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Members sing during a church service during the General Convention of the Episcopal Church in Salt Lake City

Photo credit:  https://religionnews.com/2015/07/02/episcopal-church-expansive-inclusive-thanks-gay-marriage-votes-commentary/

Today, I am traveling to Austin for the General Convention of the Episcopal Church.  General Convention meets every three years and is a bicameral legislature that includes the House of Deputies and the House of Bishops, composed of deputies and bishops from each diocese. During General Convention, deputies and bishops consider a wide range of important matters facing the Church.  Some years the issues have a huge impact (examples include the ordination of women and members of the LGBTQ community, as well as same-sex marriage).  Other years, General Convention works on important issues that are less flashy.  Regardless of the news cycle, the work of General Convention is about continuing to define who and whose we are, and making sure our work reflects our identity.

I am attending this year as an alternate clergy deputy for the Diocese of Southern Virginia.  My work is to support the eight clergy and lay deputies and our bishops, helping them make important decisions, and filling in when breaks are needed.  The official meetings take place July 5-13, but there are already many committee meetings happening.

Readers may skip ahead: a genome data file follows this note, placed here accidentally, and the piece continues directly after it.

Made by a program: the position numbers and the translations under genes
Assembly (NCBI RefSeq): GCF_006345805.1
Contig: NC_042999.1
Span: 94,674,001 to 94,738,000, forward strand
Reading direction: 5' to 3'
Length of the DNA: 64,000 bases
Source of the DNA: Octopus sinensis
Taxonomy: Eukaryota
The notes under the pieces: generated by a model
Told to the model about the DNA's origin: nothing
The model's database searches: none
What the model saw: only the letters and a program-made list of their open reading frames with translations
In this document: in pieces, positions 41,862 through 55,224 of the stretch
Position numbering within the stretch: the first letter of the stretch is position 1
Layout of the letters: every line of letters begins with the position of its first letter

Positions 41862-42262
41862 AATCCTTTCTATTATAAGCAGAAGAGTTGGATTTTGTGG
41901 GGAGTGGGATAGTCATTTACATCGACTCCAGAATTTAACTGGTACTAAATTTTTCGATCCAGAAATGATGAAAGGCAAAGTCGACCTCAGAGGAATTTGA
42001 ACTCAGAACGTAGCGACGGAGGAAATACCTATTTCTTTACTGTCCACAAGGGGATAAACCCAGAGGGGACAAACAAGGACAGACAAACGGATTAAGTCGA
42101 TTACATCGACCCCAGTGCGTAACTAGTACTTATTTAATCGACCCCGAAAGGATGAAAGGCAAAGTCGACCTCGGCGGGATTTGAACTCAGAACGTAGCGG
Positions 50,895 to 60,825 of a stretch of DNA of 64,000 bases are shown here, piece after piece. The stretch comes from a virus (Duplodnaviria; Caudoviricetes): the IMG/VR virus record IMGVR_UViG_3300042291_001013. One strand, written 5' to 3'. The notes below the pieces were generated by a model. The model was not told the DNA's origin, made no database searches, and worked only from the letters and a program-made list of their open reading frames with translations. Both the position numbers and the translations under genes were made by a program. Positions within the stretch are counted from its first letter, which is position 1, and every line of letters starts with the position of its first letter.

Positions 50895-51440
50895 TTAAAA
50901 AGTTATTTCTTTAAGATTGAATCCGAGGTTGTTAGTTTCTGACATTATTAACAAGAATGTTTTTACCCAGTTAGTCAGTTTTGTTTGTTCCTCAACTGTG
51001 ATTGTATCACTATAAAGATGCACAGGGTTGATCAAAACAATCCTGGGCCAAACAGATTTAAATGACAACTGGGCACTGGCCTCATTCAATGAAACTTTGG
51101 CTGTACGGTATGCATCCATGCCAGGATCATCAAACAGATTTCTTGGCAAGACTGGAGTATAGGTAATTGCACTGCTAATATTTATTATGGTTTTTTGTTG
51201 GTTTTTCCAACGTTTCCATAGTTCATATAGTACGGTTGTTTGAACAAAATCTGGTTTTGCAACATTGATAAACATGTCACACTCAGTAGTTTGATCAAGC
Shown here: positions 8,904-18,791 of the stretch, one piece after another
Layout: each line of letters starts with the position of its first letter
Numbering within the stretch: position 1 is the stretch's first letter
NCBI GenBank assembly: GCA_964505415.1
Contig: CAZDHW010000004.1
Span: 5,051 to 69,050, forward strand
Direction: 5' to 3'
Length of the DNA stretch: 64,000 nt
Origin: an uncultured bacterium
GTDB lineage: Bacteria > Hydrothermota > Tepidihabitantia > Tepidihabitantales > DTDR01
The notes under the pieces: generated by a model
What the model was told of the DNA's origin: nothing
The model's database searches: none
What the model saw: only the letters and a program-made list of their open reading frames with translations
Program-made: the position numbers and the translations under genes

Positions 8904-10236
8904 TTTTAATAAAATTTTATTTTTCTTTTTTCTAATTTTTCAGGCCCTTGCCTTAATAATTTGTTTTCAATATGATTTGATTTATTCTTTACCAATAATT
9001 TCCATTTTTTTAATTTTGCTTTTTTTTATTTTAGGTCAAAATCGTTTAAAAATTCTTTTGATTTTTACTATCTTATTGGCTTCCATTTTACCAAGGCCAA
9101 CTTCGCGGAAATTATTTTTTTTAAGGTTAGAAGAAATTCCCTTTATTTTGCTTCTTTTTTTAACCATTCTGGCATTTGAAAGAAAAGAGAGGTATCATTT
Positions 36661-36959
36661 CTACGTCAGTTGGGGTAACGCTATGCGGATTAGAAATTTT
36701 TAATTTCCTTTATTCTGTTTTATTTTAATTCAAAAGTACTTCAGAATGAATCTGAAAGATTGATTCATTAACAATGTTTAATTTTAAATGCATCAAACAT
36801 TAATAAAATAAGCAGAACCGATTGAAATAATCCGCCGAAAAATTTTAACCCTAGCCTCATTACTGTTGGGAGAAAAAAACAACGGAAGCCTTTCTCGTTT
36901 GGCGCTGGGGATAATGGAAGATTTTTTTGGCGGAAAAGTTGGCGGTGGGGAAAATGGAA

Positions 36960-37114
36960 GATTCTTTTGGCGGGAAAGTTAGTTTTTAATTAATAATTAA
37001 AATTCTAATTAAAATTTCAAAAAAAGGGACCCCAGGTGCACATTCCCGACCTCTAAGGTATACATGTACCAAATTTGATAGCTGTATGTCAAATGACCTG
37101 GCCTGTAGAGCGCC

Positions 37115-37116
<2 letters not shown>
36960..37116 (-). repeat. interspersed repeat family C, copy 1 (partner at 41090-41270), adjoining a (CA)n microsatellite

In talking to a clergy colleague about my participation in General Convention he asked me, “Why in the world did you volunteer?”  I have been thinking (and laughing) about that question, and after reflection, I realized why I was so interested in serving.  One of the things I preach about a lot is about identity – understanding it, naming it, living into it.  In the current climate of the United States, our identity as disciples of Jesus is an anchor.  But just saying we are disciples without critically examining our lives through that lens does little good.  For me, being a part of General Convention is a way of participating in the work of honing our identity as Episcopalians, and where applicable, helping us to better live into that identity.

I look forward to serving the broader church, our Diocese, and ultimately my parish through this work.  This kind of work creates the space for making us all better, and I am hopeful about what the week can bring.  I ask your prayers for the General Convention over the next many days.  Like any family, parish, Diocese, or church who tries to come to consensus across differences, we will need your prayers to listen deeply, speak intentionally, and make decisions thoughtfully and prayerfully.  I look forward to sharing this experience with you!